And despite the fact that Boehner’s compliance in this matter is one of the primary reasons he is no longer in Congress, the current leadership is taking the same path. Their reasoning? Obama will fight us if we try to “cut” spending.

Instead of fighting Obama, GOP leadership would rather fight its conservative members who refuse to go-along-spend-along based on promises of future reforms.

They apparently believe you’re supposed not to try and do what you told voters you would try and do. Ultimately, this means it’s unlikely the GOP will fulfill its promise to pass a budget this year and once again Congress will kick the problem further down the road.

Then there is the ongoing issue of judicial nominations. Republicans ran in 2014 on a platform promising to put a stop wherever possible to Obama’s executive overreach. One way of doing that is putting a halt on Obama’s judicial nominees—especially those for lifetime positions. … Obama nominees, including Wilhelmina Wright who once accused President Ronald Reagan of “bigotry,” were confirmed just last month, and four more are on the Senate Judiciary Committee’s schedule this week. …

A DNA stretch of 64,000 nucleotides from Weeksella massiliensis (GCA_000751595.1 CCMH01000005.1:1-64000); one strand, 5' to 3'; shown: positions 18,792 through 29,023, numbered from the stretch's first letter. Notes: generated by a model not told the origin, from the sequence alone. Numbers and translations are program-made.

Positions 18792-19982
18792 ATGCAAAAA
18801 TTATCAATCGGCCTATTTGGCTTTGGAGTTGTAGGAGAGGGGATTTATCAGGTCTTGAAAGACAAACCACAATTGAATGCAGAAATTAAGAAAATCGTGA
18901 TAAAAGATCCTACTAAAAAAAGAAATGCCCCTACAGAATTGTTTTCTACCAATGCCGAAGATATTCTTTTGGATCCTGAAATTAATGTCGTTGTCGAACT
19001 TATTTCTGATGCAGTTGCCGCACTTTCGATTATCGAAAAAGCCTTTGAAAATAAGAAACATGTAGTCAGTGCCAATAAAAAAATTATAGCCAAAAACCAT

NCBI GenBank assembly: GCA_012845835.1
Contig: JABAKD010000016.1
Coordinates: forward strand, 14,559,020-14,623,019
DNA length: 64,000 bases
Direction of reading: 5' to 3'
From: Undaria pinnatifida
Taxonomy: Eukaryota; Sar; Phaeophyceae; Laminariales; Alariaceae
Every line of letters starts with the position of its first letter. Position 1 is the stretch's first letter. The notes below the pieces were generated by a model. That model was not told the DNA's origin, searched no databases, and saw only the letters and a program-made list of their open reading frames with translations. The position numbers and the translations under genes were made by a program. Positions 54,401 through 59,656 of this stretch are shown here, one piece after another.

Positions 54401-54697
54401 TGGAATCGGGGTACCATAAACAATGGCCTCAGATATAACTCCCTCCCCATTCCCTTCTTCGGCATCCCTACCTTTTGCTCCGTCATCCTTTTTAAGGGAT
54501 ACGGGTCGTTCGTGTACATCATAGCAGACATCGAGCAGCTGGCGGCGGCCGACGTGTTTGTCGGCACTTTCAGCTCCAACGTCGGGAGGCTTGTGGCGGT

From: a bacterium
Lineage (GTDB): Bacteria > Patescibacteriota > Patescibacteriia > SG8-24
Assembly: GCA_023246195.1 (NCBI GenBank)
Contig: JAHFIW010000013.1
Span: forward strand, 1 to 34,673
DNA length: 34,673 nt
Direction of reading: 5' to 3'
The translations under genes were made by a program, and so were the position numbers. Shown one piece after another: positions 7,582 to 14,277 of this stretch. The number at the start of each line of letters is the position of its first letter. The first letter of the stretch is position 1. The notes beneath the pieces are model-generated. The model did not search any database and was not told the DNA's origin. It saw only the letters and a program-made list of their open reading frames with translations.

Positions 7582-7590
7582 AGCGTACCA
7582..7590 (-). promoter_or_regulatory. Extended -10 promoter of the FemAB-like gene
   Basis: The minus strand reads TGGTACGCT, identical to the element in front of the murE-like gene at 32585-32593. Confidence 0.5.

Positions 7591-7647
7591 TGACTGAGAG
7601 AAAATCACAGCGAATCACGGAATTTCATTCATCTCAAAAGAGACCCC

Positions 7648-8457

A president who has repeatedly usurped the power of Congress, should not be rewarded by Congress with judges who will no doubt rubber stamp his reckless view of the separation of powers. …

Considering a recent survey by the American Perceptions Initiative found that 75 percent of Americans agree that “Congress has the responsibility to make sure the president does not skirt the law or overturn the will of the people as reflected in those laws”, a battle over judicial nominations seems like a very good [issue] for the GOP to remind people that Obama, from executive amnesty to rewriting parts of Obamacare, has been doing just that.

Perhaps they think the country isn’t paying attention to what’s happening on Capitol Hill because everyone is focused on the presidential race. What they should understand is that people have been paying attention all along and a presidential race no one in Washington expected is a direct result.

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Guilty Men